Proportionality

The costs of litigating a case should be in proportion to the value of the dispute. Official – but forgotten repeatedly.

The Ministry of Justice, the judges, everyone – says the costs of going to law should bear some sort of rational relationship to the value of the dispute. Yet this rule is frequently and flagrantly ignored. Focus Mediation frequently finds the main issue in dispute in mediation is the costs of proceedings at court. So, in one case where flat owners were arguing over noise between their flats (one flat was over the other), the costs were £62,000.   There was at the pre-trial review. The judge heard that the budget for costs to go to trial was a further £30,000 including the lawyers and the experts. The agreed costs of the works of noise proofing between the flats was under £4000! The costs had become the issue. If one party could ‘Win’ then the other would lose twice, they’d .have to pay all the costs. The judge had little paddy and said they had to mediate. Now this is unusual, as actually the courts have no power to force people to mediate, but he was incensed enough at the flagrant breach of the rule of proportionality on costs to send everyone away for mediation. The Focus mediator settled the case. One flat owner bought the other’s flat, not even a result the judge could not have imposed he’d wanted to. This is a classic example of conflict having a life of its own, of the disputants losing the plot and ending up in a ridiculous situation, where their litigation costs were the main issue. There are many reasons this can happen.

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The lawyers may advise that they cannot advise as to whether someone’s going to win the case or  not, until they have seen adequate “disclosure” of documents, witness statements  and expert evidence, enabling them to advise who is likely to have the best evidence and hence who will win or lose. The problem is that the cost of getting the case this far alone can be out of all proportion to the value of the case. Suddenly the issue is no longer just the liability for or ownership of the decombobulating sprocket, there is another issue – who is going to pay all the costs? Since the Jackson Reforms in 2013 there is far more pressure to mediate and a refusal to mediate can mean you don’t get all your costs even if you win. Nonetheless the number of mediations is still not rising to the levels required by any sort of rational approach to resolving court disputes. Why not?

At Focus we wonder this all the time. We think there are many reasons including:

  • The conflict has a life of its own, one or both parties cannot back down. Their irrational emotional right brain is engaged, they feel they simply must win, even though the costs make it a pointless and empty victory even if they win and they may lose but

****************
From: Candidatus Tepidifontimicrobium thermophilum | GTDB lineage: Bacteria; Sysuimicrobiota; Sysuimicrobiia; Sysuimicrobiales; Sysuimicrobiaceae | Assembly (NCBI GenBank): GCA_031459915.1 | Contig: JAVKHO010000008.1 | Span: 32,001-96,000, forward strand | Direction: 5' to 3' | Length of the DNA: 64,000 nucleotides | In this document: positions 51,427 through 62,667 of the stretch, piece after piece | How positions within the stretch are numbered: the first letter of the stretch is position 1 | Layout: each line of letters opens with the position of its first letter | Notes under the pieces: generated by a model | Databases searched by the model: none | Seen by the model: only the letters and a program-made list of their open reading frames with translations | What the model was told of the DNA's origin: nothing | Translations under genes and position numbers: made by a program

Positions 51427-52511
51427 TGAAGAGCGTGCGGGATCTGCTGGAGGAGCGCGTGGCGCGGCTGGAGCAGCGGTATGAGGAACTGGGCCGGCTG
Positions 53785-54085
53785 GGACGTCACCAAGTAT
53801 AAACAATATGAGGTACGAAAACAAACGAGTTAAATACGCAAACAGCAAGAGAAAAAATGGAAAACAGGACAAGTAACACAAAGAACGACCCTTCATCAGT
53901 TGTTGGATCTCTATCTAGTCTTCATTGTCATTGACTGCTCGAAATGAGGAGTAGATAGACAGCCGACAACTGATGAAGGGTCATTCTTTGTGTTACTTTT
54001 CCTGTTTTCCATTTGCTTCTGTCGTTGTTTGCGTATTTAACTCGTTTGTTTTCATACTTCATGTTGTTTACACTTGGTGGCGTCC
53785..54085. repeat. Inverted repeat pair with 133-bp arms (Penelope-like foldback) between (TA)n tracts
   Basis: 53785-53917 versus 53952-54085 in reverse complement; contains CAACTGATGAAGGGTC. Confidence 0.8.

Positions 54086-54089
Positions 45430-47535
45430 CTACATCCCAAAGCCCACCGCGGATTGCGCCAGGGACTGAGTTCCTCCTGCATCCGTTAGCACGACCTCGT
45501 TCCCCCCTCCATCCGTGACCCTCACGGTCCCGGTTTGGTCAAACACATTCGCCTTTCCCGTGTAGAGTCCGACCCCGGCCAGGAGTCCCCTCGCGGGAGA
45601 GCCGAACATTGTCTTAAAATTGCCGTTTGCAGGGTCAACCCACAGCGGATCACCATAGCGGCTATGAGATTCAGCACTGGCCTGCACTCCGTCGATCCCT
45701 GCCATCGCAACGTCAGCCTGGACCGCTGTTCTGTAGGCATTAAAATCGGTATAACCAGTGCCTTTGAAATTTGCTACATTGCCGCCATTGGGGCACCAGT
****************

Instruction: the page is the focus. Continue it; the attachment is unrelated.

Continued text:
• Backing down is unthinkable. The identity of one or more participants is threatened by not winning or fighting
  • The adrenaline rushes of the amygdala in the brain is priming the fight, freeze or flee -a pre-historic response to conflict. The modern interpretation of fleeing or fighting the tiger can often be the ritualised combat of your chosen combat representatives, your lawyers
  • The costs may be insane but ‘It’s because I’m worth it’. This can often be the case in a divorce, where one party may want to punish the other with massive costs, drag out the fight, to try to get control of their resolution process (in their dreams, it has a life of its own). They may seek the fight for continuing connection, to delay the waiting void after it is over, the ritual of litigation may be an expression of their grief and loss, there are so many reasons.
  • A completely mistaken understanding of likely court adjudicated outcomes. For example, the divorce client arguing over a family pot of no more than £500,000, whose London lawyer had advised her that their hourly rate of £600 was worth it, as they would get her such a good settlement the extra money would pay the costs. Again, in your dreams! However, by the time the truth dawns, it is too late.
  • In some cases there may be a conflict of interest between the lawyers and their clients over costs. The National Audit Office reported on this in their report into Family Mediation in 2007. They found lawyers in some instances have a contrary interest to their clients to earn fees and that resolving a divorce by mediation was 75% quicker than going to court and cost a fraction of litigation. This isn’t true of many lawyers, who do refer to mediation, it is just that many don’t or leave it too late to save much.

So what can you do? Like many things the answer is both simple and hard to do:

  • Have a sense of proportion, work out the value of what you are arguing over. Set a budget for the costs of a sensible percentage of that figure and resist exceeding it. 10/20/30%, something rational.
  • Keep proposing mediation, even if you go to trial and lose, if the other person refuses mediation, you may benefit on a costs order. If you mediate you may well settle the case.
  • Pocket your pride, be ready to engage in resolution and move on with your life

Collateral Damage. The Hidden Cost of the Courts.

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